Serial library and binary data – getting chatty with Arduino and crunching numbers (Lesson 4)

Arduino Technology
Serial library and binary data – getting chatty with Arduino and crunching numbers (Lesson 4)

Learning Arduino, programming, electronics? Here’s a MASSIVE tutorial on serial library and binary data with Arduinos – Ladyada is on a roll…

Ah, Arduino, I remember when you were just crawling around and blinking LEDs. Now you’re ready to learn how to speak! In this lesson we’ll learn how to use the Serial Library to communicate from the Arduino board back to the computer over the USB port. Then we’ll learn how to manipulate numbers and data.

For this lesson we won’t be using the shield, so simply remove it (keeping the mood light LEDs on it you’d like). The shield doesn’t contain any programs or data, This way we can examine the RX and TX LEDs which will help you with debugging

Serial library and binary data – getting chatty with Arduino and crunching numbers (Lesson 4) – Link.


  • Lesson 0 – Pre-flight check…Is your Arduino and computer ready? – Link.
  • Lesson 1 – The “Hello World!” of electronics, a simple blinking light – Link.
  • Lesson 2 – Sketches, variables, procedures and hacking code – Link.
  • Lesson 3 – Breadboards, resistors and LEDs, schematics, and basic RGB color-mixing – Link.

Starterpack Lrg
Arduino @ Adafruit… Arduino is a project from Ivrea University. A simple microcontoller board with an ATmega168, and a USB connection. Its great for learning and small projects – Link (starter pack!).

Arduino @ MAKE! Arduino is a tool for making computers that can sense and control more of the physical world than your desktop computer. It’s an open-source physical computing platform based on a simple microcontroller board, and a development environment for writing software for the board. Arduino is open source! – Link.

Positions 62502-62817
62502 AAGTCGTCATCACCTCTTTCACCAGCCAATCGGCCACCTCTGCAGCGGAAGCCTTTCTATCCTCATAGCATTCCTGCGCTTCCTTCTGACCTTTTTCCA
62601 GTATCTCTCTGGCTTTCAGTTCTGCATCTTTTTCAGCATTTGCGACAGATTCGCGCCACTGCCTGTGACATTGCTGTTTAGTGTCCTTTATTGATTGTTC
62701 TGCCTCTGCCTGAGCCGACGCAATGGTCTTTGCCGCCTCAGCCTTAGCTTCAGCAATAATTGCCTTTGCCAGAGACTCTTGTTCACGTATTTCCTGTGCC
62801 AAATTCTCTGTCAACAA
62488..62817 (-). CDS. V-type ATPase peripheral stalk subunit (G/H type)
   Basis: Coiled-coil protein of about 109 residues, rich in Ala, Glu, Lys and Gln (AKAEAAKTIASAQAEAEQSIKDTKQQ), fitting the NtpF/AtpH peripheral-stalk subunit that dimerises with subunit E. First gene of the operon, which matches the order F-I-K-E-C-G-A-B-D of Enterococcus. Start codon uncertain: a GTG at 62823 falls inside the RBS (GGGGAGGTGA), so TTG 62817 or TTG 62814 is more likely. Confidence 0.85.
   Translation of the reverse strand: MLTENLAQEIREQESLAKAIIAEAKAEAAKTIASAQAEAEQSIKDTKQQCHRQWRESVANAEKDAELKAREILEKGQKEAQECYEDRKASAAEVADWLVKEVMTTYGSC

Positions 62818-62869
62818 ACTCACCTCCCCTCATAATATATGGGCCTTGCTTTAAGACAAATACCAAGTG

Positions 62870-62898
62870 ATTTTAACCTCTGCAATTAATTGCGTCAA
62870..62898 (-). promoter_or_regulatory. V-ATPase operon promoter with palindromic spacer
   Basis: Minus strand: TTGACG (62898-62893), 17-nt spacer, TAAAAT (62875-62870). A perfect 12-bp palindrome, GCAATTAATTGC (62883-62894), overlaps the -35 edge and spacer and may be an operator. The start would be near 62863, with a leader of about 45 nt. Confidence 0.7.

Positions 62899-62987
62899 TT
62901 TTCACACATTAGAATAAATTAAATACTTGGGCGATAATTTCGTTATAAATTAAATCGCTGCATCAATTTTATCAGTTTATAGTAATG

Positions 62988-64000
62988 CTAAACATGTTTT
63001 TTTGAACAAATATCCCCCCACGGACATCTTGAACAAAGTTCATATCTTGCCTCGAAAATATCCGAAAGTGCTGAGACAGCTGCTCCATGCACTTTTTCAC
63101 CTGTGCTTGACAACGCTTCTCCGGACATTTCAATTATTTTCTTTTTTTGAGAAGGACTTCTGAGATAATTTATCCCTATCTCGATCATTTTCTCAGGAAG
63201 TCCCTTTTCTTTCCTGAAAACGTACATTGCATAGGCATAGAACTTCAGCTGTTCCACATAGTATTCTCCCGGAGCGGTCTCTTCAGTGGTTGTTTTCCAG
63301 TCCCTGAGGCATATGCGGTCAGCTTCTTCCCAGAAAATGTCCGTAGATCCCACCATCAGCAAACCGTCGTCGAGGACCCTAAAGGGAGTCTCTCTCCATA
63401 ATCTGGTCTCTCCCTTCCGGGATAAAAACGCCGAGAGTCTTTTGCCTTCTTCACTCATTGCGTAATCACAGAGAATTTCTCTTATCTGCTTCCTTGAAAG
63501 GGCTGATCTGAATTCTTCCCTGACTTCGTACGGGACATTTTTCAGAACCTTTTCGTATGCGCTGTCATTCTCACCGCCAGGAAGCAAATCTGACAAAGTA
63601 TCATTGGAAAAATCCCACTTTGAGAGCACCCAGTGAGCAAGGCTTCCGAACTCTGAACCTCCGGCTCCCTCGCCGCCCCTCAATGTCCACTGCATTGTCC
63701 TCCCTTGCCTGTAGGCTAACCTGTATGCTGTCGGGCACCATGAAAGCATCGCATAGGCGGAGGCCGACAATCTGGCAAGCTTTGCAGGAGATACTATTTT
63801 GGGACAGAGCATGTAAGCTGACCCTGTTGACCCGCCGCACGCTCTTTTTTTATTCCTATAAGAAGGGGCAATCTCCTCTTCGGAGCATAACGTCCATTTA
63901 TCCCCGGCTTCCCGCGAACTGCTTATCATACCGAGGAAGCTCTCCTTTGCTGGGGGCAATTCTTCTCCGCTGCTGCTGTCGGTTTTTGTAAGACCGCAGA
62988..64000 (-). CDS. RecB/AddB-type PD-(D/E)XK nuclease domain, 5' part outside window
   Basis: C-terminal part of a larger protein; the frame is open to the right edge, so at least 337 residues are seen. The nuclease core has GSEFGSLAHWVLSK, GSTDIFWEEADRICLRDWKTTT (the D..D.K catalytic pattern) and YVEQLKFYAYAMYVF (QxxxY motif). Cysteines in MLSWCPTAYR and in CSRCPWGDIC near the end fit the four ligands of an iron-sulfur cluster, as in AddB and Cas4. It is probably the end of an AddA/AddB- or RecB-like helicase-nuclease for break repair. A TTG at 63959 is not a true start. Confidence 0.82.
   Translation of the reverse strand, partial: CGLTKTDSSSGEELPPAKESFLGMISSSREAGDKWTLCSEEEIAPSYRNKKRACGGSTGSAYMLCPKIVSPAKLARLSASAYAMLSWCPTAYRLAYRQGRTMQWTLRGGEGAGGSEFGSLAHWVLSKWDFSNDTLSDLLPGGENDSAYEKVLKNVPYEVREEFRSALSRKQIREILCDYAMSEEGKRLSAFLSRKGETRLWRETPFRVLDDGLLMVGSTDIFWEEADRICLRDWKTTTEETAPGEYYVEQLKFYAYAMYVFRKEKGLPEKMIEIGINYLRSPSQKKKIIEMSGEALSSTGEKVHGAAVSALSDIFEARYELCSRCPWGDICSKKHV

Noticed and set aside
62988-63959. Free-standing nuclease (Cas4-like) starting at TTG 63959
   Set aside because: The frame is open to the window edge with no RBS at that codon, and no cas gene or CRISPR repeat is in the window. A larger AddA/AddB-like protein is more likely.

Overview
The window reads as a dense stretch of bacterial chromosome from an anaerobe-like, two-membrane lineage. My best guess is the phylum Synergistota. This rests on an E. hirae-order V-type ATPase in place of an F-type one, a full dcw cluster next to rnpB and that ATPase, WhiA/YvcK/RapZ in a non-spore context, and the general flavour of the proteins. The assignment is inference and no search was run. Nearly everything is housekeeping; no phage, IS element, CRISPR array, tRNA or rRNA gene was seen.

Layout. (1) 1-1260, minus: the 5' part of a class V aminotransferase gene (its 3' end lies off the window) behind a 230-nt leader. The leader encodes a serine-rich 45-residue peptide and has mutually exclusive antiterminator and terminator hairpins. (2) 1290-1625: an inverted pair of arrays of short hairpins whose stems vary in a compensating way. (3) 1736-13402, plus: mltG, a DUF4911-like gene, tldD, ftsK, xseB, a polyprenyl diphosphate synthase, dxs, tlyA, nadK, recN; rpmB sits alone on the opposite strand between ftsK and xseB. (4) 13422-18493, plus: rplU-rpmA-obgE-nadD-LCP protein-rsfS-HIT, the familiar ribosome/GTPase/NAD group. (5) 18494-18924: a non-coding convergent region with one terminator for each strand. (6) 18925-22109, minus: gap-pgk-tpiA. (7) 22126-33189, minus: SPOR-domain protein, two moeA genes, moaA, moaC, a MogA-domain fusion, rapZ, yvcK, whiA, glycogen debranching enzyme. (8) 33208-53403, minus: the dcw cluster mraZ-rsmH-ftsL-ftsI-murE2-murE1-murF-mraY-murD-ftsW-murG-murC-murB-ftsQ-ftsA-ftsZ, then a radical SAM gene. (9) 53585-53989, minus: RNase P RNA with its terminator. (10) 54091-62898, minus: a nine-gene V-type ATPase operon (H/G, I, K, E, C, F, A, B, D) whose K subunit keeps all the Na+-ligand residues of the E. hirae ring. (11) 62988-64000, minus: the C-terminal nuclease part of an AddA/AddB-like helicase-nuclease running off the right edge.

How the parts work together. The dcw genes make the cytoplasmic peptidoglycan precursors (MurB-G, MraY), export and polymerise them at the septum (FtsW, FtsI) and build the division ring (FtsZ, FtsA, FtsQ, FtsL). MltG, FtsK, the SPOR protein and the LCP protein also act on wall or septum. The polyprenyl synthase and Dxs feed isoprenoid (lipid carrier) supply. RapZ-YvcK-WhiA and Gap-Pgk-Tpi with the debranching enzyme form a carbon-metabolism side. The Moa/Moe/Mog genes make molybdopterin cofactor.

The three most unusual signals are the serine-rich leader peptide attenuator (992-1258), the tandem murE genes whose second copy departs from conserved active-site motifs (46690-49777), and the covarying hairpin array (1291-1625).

Make 1161-1-1
Making Things Talk. THE ARDUINO BOOK!!! Programming microcontrollers used to require an expensive development environment costing thousands of dollars and requiring professional electrical engineering expertise. But recent innovations, such as open-source physical computing platforms with simple i/o boards and development environments, have given hobbyists, hackers and makers new options for homebrewing video games, robots, toys, and more.

This book contains a series of projects that teach you what you need to know to get your creations talking to each other, connecting to the Web, and forming networks of smart devices. Whether you need to plug some sensors in your home to the Internet or create a device that can interact wirelessly with other creations, Making Things Talk shows you exactly what you need.

The projects in this book are powerful but inexpensive to build: the Arduino and Wiring microcontroller kits themselves cost around $40. The networking hardware covered here includes Ethernet, Wi-Fi, Zigbee, and Bluetooth, and can be had for $50 to $100. With a couple of microcontroller kits and the networking gadgets of your choice, you can make things and make them talk to each other! – Link.

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